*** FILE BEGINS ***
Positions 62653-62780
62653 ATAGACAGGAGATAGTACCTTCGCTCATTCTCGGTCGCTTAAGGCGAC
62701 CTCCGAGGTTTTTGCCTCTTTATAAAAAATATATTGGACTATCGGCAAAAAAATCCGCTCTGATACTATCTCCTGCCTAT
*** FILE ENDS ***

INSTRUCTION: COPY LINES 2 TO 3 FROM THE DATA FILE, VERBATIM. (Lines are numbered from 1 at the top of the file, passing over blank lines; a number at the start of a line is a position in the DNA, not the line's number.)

62653 ATAGACAGGAGATAGTACCTTCGCTCATTCTCGGTCGCTTAAGGCGAC
62701 CTCCGAGGTTTTTGCCTCTTTATAAAAAATATATTGGACTATCGGCAAAAAAATCCGCTCTGATACTATCTCCTGCCTAT